This is definitely a poem about how saying goodbye was really hard and painful for the speaker, and how being separated from his old flame is just awful. If the poem is about saying goodbye and feeling lonely, it's also about how these experiences break or sunder many other things: hearts, vows, etc. In other words, goodbyes create all kinds of ruptures, fractures, and the like. And what are ruptures and fractures but separations?
Lines 1-2: The speaker and the woman part with "silence and tears." Silence will continue to be a big part of the poem. It is also a symbol of the speaker and the woman's impending separation (people who are apart don't talk and are thus "silent" toward one another).
Lines 3-4: Images of separation abound here. The half-broken hearts symbolize the pair's sadness as well as their breakup or "severance."
Line 13: Not only have the speaker and the woman broken up, she, apparently, has broken some "vows" she made to him. The "vows" that once united them, in other words, no longer hold.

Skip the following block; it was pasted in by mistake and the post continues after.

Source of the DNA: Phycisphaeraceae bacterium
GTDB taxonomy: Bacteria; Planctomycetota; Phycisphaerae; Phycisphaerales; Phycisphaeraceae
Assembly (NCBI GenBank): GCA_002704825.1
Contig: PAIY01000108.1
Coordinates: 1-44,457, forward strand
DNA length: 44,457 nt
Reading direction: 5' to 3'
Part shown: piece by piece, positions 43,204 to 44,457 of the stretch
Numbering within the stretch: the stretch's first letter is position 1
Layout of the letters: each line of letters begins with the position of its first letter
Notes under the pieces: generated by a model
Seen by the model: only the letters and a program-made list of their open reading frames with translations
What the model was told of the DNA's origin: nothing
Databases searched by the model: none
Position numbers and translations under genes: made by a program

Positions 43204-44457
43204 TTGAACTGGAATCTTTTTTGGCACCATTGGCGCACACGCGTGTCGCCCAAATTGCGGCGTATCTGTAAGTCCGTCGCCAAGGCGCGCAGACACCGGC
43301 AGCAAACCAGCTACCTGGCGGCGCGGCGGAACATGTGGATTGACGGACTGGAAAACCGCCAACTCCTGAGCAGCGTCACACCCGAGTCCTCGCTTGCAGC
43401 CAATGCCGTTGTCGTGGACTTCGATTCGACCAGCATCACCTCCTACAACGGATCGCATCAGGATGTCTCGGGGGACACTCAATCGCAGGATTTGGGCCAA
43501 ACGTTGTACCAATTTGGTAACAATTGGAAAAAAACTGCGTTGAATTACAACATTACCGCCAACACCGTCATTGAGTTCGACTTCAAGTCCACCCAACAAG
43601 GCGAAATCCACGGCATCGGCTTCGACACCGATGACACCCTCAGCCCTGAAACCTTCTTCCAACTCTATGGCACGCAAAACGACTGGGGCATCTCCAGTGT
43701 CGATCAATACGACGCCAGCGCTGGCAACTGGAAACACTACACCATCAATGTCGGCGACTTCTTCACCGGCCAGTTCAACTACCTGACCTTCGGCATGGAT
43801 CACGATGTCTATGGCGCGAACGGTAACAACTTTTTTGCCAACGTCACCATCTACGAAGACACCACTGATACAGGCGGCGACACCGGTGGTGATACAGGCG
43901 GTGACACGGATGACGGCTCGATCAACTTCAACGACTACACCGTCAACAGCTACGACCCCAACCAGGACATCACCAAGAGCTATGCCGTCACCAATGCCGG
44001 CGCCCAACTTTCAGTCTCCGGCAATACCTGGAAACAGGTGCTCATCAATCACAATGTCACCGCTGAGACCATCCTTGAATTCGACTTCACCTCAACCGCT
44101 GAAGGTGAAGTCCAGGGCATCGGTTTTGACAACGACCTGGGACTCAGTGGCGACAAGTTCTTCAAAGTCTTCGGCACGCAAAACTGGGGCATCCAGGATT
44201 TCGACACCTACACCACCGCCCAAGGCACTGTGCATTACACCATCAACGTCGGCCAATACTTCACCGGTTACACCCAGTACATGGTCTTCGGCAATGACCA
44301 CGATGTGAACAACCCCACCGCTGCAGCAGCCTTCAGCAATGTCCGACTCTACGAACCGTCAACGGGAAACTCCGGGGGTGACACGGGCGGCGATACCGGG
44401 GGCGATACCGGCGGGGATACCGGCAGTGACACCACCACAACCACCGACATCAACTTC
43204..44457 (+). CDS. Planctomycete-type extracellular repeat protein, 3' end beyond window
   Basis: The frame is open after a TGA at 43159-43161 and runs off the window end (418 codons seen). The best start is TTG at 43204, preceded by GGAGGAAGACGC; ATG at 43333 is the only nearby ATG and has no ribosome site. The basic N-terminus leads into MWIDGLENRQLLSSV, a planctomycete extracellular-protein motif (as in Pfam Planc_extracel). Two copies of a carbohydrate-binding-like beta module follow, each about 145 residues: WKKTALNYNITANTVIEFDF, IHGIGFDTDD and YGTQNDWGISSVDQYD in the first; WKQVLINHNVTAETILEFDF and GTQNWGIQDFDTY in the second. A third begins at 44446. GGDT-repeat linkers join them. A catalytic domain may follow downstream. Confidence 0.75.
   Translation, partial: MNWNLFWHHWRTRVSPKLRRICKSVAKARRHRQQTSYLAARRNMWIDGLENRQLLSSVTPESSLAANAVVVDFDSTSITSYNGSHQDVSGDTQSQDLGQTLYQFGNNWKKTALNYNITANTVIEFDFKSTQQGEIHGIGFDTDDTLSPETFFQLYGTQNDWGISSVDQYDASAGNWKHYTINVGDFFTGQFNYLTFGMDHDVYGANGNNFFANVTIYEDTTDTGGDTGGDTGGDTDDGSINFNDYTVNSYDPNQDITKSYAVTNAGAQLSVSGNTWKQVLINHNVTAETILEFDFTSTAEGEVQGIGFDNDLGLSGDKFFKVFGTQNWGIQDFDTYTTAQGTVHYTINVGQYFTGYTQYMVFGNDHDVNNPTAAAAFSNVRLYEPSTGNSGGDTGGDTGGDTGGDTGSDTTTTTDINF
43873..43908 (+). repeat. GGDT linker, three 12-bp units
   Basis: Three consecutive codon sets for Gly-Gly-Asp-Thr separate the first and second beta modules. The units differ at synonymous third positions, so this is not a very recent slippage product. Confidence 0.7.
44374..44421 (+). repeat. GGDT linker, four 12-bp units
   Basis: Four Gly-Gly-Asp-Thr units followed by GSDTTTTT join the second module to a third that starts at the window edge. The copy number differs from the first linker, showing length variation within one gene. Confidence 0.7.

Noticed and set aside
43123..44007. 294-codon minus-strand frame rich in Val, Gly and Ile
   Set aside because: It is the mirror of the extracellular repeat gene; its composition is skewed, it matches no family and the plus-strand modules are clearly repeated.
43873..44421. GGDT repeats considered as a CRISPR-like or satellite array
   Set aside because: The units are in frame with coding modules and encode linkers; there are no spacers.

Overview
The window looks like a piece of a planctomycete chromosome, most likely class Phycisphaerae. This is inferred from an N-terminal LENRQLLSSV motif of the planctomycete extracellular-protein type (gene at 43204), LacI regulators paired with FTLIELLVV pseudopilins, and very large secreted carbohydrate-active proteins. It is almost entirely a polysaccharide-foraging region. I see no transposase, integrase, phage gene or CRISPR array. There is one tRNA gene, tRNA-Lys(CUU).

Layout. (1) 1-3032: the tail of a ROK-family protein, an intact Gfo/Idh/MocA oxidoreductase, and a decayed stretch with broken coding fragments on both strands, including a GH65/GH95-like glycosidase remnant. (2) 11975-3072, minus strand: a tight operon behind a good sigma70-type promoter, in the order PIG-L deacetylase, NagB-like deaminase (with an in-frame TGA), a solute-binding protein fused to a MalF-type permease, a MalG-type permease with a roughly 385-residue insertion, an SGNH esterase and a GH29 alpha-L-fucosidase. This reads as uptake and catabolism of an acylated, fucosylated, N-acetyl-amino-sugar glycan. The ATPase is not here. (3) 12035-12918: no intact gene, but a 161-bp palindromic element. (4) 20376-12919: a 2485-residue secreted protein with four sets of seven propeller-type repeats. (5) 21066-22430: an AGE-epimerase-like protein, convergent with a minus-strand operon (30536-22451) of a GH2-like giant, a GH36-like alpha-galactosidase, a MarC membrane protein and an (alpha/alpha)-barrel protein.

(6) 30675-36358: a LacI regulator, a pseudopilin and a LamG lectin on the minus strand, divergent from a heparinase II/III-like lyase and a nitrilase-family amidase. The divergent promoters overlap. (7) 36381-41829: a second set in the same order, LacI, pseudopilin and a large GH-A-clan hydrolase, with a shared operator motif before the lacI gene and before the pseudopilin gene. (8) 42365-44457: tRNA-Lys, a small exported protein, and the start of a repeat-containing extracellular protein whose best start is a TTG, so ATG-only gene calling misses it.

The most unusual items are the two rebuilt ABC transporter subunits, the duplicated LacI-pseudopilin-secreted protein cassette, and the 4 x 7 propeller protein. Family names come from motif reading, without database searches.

Lines 17-18: "Knell" here is a metaphor for how the woman's name sounds to the speaker. It sounds like the bell that is rung to announce somebody's death. So, the woman's name even reminds him of the separation that is death (somebody who dies is no longer "with us").
Lines 21-24: The speaker imagines an end to what has been a lengthy separation. Ironically, the potential reunion of the lovers will resemble their departure: it will be quiet and tearful, at least on the speaker's part. It sounds like he will be eternally separated from his old flame, even if he "meets" her again.